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I've received an offer for a relatively high interest savings account. The offer is from Capital One Bank (a major US financial bank), and it's for a 1.1% APY interest rate savings account. They also provide a $100 signup bonus if you open the account with the minimum balance, which is an extra 1% for the minimum $10k.

Today is June 27, 2015 and the US Federal Reserve lending rates are all under 1%. The saving account rate is quite attractive as it's over twice the rate of the savings account I have through my credit union and about 30% higher than CD's I can get for balanced under $90K (which I don't have).

The complication is this: I don't have any other accounts with this bank, so it would be quite a hassle to set up, maintain, and ultimately retrieve the funds. The minimum opening balance is also higher than my cash reserves, so I'd have to scrape together a few extra funds to 'lock in' their 'promotional' rate.

But my question wouldn't be about the hassle. My question would be about the typical terms for promotional, luring rates for this. I basically want to know how common it is for the savings rate to be cranked back down to the currently typical 0.1%~0.2% rates as soon as the promotional period is over. I imagine they're playing it as close as they can with these terms to avoid lawsuits for false advertising and bait-and-switch. After all, a $100/account (1-2% commission) isn't that high in terms of marketing budgets.

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    I guess the concern here is that this could be "primarily opinion-based". Personally I think it's on the good side of that boundary, but I'm not entirely sure. – GS - Apologise to Monica Jun 27 '15 at 20:11
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My question would be about the typical terms for promotional, luring rates for this. I basically want to know how common it is for the savings rate to be cranked back down to the currently typical 0.1%~0.2% rates as soon as the promotional period is over.

In my view this would be "Opinion Based" as its very hard to predict that would happen in future. I guess on cases where questions are border-line, there is no harm is asking on the main forum with the understanding that it may get closed.

  • Sure, everyone has an opinion. In my opinion, a national bank exists for the benefit of its shareholders, not its customers. Therefore, such a bank will do everything in their power to maximize profits and minimize expenses, including cutting interest payouts to promotional customers at the earliest legal date. I'm not interested in opinions; really I'm interested in 1) direct evidence or historical performance of this type of promotional account with this particular bank and 2) aggregate data on national banks' promotional accounts. Does that make a Q not-opinion-based? Or just unanswerable? – Dacio Jun 29 '15 at 22:42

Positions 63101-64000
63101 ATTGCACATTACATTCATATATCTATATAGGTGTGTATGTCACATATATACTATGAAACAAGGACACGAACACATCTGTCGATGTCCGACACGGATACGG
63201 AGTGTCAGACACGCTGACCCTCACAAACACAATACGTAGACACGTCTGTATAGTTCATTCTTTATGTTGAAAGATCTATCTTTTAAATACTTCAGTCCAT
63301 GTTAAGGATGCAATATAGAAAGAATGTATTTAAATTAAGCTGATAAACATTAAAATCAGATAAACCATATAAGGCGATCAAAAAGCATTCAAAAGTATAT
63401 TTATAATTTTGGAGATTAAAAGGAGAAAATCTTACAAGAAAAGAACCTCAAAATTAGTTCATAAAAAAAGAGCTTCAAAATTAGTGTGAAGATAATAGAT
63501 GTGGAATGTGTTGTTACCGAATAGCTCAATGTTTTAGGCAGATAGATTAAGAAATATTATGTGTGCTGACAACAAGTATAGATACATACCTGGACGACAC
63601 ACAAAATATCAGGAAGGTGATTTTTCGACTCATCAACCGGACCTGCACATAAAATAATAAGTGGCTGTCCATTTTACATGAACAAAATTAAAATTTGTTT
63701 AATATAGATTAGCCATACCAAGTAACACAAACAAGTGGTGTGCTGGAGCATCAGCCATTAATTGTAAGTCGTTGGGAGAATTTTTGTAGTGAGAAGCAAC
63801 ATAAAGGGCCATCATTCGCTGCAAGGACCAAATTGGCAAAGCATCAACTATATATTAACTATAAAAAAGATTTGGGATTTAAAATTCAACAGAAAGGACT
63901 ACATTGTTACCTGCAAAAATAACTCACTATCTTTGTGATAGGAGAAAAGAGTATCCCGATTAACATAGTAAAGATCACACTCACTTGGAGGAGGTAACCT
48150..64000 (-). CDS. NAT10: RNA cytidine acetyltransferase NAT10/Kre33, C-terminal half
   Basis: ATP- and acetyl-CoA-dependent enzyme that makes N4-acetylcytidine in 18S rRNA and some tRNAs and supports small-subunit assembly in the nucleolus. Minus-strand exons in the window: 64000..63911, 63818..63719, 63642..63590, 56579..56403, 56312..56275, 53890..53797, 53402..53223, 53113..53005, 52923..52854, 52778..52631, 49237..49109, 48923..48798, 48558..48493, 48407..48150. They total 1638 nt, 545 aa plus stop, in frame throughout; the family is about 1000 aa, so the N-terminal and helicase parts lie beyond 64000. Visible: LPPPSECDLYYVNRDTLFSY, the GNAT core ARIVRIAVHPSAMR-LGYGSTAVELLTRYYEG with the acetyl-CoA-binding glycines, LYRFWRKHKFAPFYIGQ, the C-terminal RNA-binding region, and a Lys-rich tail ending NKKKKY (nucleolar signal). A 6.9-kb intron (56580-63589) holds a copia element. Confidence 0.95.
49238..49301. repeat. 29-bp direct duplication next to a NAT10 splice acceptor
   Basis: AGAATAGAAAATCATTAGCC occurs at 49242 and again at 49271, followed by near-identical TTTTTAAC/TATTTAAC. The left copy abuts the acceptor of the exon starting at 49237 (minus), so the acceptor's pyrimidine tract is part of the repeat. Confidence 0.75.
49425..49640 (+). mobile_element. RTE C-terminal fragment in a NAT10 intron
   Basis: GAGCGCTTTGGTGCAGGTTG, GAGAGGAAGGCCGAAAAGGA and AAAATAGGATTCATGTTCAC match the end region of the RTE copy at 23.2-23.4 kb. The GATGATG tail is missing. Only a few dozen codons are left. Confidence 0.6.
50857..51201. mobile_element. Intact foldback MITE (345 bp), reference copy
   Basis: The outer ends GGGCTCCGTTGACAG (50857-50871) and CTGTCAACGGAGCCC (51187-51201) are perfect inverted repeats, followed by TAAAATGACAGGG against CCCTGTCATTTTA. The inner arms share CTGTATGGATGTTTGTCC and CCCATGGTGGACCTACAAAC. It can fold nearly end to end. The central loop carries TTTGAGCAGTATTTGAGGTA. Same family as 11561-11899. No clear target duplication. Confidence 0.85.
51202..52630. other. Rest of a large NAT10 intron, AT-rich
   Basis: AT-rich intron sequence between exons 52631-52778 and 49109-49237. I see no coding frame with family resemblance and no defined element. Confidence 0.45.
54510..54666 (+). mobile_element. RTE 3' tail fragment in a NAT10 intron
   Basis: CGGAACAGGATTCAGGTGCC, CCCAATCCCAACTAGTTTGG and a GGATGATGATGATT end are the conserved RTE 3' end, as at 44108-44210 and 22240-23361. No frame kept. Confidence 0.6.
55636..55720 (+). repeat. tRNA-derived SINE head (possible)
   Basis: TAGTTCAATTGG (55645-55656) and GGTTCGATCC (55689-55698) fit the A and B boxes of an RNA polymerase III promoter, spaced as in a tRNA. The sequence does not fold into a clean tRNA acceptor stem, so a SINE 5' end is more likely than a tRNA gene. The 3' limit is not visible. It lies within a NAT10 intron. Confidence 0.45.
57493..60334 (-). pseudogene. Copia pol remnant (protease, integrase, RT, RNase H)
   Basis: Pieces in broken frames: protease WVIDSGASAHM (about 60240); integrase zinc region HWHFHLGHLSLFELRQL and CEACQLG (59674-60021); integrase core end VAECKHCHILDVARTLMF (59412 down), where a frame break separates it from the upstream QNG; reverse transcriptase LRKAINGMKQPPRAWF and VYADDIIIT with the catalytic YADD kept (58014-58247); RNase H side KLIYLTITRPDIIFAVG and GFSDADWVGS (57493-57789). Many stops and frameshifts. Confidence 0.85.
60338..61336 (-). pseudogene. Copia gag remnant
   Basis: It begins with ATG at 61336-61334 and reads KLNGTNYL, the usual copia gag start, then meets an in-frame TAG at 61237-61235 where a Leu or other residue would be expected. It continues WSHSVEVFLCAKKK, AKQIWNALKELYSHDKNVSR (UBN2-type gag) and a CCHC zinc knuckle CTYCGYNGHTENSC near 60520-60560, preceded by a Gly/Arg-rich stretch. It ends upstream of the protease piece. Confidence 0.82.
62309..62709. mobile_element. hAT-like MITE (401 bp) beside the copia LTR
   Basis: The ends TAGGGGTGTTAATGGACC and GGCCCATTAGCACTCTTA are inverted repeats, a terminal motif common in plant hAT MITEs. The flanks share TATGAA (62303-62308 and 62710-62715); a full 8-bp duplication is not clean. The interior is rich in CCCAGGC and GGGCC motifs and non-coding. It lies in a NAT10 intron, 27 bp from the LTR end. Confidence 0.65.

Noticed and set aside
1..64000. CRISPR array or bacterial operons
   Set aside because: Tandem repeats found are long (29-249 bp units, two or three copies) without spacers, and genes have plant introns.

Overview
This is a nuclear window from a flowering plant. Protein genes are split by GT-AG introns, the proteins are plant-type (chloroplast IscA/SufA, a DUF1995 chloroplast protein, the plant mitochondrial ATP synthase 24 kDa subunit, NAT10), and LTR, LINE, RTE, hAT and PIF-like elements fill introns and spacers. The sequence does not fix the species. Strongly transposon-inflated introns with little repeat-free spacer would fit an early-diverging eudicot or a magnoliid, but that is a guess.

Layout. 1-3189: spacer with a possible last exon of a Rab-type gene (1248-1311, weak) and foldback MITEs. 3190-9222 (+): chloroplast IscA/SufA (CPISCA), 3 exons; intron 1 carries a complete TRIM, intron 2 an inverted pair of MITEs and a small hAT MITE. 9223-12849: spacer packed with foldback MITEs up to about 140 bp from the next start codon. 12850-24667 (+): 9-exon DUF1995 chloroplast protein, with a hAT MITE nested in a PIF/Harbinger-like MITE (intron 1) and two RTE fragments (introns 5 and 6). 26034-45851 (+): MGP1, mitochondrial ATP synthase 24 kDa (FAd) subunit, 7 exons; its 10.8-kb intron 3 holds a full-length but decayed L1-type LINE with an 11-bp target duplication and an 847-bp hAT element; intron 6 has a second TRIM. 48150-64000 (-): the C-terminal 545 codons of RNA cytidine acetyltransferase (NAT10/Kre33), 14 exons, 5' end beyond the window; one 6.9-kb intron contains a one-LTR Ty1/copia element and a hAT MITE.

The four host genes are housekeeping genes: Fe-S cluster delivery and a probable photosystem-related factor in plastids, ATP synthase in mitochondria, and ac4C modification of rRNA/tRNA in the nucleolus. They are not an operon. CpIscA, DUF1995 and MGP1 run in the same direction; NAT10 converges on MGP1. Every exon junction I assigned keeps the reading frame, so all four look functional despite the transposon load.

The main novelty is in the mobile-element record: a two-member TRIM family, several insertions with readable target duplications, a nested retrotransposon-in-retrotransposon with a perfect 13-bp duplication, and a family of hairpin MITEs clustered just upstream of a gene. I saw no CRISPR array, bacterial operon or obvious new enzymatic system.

• I don't think direct evidence exists, except on a "there's probably data out there if you want to track it down, analyze it, and try to guess -- while remembering that past results, as always, are no guarantee of future performance and there are going to be influences (including who makes the decision and whethervshe had coffee that morning) which are not predictable or even public knowledge in retrospect. I believe there is no clear answer, or even a clear question. – keshlam Jul 12 '15 at 19:07
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I think this question is on-topic. However, I don't think it will generate good answers, and here is why: Over the last several years, everyone's interest rate has gone down. Everyone who answers will say, "Yes, I deposited money at a good interest rate, and the rate went down shortly thereafter." You won't get anyone who says, "I still have a great interest rate after all these years." It's not necessarily bait-and-switch, it is simply what the market has done.

5 years from now, who knows? If your question was "What will my interest rate be 5 years from now?", that is definitely off-topic as "primarily opinion based."

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